The Invisible War explores the controversial subject of rape in the US armed forces
The Invisible War explores the controversial subject of rape in the US armed forces

A documentary that raises the controversial topic of sexual assault in the US military has caused major policy changes before its official release.

The film, The Invisible War directed by Kirby Dick, reveals that there have been more than 500,000 rapes reported in the US army, with female soldiers being more likely to suffer a sexual assault from within their own ranks than be hit by enemy fire.

Its title refers to the victim's struggle to have their complaints heard and investigated by an organisation keen to protect its public image.

Victims of sexual assault interviewed in the film describe how they have been marginalised and even threatened while they sought punishment for their attackers.

The film has already made an impact, with secretary of defence Leon Panetta being so struck by an April screening that he announced improvements in the method of investigating rapes in the military.

The policy changes aim to take the decision whether to move forward with an investigation out of the hands of a unit commander, aiming to cut out the practice of protecting the soldier accused.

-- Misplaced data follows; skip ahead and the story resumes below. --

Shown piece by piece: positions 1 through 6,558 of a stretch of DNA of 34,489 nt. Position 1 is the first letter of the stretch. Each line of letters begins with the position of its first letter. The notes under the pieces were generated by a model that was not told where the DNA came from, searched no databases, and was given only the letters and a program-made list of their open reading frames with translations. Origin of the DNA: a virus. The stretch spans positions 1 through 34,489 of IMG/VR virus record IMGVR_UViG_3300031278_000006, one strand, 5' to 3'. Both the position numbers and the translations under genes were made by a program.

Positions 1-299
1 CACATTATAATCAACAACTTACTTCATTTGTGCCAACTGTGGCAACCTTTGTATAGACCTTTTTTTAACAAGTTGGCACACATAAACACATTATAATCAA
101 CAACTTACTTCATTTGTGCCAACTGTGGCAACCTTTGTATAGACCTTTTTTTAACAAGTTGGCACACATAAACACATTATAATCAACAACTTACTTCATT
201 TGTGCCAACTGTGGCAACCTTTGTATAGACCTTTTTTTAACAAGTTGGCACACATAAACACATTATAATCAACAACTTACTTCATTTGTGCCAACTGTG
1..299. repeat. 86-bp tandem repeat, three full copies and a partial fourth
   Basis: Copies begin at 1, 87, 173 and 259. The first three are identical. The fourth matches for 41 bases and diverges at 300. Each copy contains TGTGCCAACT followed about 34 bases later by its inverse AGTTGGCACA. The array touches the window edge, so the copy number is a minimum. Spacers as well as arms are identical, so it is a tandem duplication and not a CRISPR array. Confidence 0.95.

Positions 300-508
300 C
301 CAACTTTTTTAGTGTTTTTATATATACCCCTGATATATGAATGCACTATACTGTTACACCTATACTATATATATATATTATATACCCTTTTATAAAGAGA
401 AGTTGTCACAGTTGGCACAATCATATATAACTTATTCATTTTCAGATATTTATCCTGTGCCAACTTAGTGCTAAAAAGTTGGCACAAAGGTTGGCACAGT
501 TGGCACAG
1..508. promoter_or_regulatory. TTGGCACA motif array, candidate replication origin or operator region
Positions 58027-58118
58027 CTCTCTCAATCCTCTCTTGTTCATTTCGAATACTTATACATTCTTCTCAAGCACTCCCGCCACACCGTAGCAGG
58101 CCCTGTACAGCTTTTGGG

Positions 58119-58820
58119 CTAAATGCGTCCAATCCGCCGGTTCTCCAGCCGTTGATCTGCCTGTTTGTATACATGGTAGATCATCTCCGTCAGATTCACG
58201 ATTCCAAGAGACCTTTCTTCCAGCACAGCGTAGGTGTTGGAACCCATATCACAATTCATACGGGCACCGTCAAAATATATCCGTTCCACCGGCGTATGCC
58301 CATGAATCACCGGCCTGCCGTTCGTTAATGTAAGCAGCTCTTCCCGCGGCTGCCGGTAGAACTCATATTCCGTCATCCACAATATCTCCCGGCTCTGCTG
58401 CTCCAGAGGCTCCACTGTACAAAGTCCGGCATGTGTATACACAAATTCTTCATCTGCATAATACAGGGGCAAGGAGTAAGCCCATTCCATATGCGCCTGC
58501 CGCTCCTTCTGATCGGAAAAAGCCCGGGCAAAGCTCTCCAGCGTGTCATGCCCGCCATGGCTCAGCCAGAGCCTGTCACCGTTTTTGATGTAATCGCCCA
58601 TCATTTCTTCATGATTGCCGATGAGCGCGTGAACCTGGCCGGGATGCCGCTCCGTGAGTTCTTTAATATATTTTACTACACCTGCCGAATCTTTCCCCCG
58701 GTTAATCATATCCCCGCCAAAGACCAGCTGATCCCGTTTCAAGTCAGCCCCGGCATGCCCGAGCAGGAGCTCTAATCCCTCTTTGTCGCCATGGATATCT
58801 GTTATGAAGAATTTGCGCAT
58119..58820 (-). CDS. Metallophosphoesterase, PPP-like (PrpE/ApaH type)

Instead the decision on how to proceed will be made by a colonel, or a captain in the Navy.

Kirby told movie blog The Wrap that the film aimed to make policy changes, but "we just didn't think it would happen this soon".

While he is pleased with the changes, he said they were insufficient, since the power to decide whether to proceed with a case continues to rest within a military chain of command.

According to the film's findings, only eight percent of sexual assault cases are prosecuted in the military, with just two percent leading to a conviction.

The Invisible War was positively received at the Sundance film festival in January, where it won the audience award for best documentary.

The film-makers have now set their sights on reaching the highest levels of the US government. Dozens of private screenings were set up for audiences ranging from retired generals to veterans groups and active-duty officers.

The Invisible War will be on general release from 22 June.